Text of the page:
Wyeth, along with Belgian partner Solvay and Lundbeck of Denmark has presented promising data from a late-stage trial of their new schizophrenia compound bifeprunox.
The companies, who were presenting at the American Psychiatric Association meeting in San Diego, said that new analyses of six-month data from a Phase III study in stabilised adult patients with schizophrenia demonstrated that bifeprunox, maintained stability and displayed a favourable weight and lipid profile when compared with placebo.
The analyses showed that bifeprunox significantly prolonged time to deterioration over six months, while patients taking the drug experienced decreases in body weight and body mass index versus placebo. Bifeprunox patients also showed favourable effects on total cholesterol, triglycerides, very low-density lipoprotein and low-densitylipoprotein, comparable with placebo over the six-month period. The most common side effects reported with the compound included nausea, vomiting, dizziness, anorexia, akathisia, dyskinesia and asthenia.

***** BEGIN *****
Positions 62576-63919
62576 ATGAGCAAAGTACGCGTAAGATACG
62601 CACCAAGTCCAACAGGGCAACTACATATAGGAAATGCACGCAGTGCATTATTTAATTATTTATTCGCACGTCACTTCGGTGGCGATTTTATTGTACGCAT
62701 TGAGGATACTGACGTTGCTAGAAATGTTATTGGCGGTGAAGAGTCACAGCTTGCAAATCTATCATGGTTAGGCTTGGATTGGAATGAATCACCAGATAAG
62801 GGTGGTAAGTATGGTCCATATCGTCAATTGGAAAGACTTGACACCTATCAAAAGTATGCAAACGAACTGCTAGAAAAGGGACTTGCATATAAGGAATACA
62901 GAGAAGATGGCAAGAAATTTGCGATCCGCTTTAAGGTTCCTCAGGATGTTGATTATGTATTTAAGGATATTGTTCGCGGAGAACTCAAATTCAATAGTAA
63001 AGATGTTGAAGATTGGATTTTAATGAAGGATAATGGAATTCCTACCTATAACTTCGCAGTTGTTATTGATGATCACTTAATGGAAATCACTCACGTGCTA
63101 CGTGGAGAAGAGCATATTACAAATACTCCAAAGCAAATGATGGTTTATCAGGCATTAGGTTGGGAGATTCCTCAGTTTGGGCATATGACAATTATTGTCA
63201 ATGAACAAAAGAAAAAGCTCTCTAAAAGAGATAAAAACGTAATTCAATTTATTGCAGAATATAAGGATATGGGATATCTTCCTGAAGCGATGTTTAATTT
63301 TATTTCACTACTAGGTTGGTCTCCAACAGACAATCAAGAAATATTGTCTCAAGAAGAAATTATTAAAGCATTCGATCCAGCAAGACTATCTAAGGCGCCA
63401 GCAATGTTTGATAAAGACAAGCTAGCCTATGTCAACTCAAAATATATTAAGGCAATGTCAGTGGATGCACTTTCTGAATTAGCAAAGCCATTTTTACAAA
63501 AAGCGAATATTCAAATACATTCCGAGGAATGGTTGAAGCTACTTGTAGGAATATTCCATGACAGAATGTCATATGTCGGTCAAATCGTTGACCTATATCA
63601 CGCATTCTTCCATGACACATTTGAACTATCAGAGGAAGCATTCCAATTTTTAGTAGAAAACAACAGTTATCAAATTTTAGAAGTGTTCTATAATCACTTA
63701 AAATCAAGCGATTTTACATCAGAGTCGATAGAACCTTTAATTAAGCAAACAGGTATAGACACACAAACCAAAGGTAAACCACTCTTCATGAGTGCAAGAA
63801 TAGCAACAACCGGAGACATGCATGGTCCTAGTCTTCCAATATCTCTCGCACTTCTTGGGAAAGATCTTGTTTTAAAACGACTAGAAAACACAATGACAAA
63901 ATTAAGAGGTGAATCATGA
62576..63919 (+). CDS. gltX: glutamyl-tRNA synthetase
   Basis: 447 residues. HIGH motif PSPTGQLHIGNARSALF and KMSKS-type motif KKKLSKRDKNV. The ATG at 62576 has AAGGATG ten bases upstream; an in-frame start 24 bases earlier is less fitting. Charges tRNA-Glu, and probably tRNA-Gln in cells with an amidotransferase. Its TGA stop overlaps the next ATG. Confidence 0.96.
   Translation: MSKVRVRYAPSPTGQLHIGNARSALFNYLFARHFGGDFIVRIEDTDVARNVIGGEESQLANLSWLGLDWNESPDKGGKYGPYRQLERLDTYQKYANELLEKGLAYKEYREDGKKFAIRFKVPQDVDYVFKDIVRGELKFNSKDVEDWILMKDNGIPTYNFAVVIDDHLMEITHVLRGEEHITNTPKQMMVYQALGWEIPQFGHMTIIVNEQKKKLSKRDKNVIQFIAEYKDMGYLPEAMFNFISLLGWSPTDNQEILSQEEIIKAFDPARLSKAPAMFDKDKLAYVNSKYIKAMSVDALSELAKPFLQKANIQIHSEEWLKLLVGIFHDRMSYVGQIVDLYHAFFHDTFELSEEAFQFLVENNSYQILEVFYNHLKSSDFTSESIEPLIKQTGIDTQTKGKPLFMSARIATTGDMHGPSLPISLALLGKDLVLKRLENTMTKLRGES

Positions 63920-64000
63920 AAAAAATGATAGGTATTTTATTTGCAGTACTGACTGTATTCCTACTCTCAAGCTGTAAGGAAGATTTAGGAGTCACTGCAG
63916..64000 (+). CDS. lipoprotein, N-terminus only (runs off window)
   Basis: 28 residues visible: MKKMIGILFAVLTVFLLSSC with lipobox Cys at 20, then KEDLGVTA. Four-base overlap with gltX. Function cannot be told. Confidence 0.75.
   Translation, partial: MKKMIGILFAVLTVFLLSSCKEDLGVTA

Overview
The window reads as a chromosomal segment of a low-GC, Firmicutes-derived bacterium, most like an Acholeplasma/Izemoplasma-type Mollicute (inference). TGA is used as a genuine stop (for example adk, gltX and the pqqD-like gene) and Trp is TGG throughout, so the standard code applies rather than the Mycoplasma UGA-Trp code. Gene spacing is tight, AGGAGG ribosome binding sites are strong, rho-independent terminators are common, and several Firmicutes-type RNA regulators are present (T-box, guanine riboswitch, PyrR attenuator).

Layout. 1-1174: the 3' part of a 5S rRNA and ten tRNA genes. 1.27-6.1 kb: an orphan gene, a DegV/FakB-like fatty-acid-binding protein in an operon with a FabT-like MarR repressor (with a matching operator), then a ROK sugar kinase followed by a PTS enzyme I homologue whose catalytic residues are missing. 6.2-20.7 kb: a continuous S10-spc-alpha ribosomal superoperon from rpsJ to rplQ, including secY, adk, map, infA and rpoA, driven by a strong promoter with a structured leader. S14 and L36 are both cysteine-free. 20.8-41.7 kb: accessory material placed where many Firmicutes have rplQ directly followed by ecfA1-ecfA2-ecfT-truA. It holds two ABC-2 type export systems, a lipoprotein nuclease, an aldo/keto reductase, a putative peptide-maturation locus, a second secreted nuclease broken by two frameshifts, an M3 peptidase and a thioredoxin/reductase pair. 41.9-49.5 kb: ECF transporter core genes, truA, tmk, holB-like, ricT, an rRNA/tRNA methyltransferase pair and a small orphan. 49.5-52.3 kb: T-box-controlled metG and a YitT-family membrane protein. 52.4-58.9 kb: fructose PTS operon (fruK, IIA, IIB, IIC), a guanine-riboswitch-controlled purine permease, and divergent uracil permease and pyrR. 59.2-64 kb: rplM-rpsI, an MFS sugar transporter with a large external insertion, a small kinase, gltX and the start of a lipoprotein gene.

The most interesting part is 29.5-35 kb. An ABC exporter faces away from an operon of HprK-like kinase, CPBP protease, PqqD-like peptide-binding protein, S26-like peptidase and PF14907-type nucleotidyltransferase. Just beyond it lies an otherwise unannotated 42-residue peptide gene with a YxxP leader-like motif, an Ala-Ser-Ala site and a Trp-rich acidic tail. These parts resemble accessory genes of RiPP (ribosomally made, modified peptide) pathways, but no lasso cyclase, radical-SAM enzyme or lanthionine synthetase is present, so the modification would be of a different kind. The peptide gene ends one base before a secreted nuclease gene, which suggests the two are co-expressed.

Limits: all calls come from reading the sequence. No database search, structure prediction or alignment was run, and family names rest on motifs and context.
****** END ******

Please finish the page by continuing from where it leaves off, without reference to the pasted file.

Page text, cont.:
The firms are expecting to hear from the US Food and Drug Administration this summer to see whether bifeprunox is approvable and they hope to be in a position to launch in the USA in early 2008. However in November 2005, Lundbeck delayed filing for approval of the treatment in Europe until 2008 as it carries out additional Phase III testing.
Wyeth’s Lybrel contraceptive approved
Wyeth also noted that the FDA has approved Lybrel (ethinyl estradiol and levonorgestrel), which the firm said is intended for women who are seeking contraception “and who are interested in putting their menstrual cycle on hold”.
Lybrel works by providing a steady low dose of hormones so that over time women may become cycle-free. The agency noted that most subjects in the clinical studies experienced some breakthrough bleeding and spotting, especially during the first three to six months but said that Lybrel did not delay a return to fertility nor did it affect return to menses.
The product is expected to generate sales of around $250 million and will compete with Barr’s Seasonale (levonorgestrel and ethinyl estradiol), which reduce periods to four a year.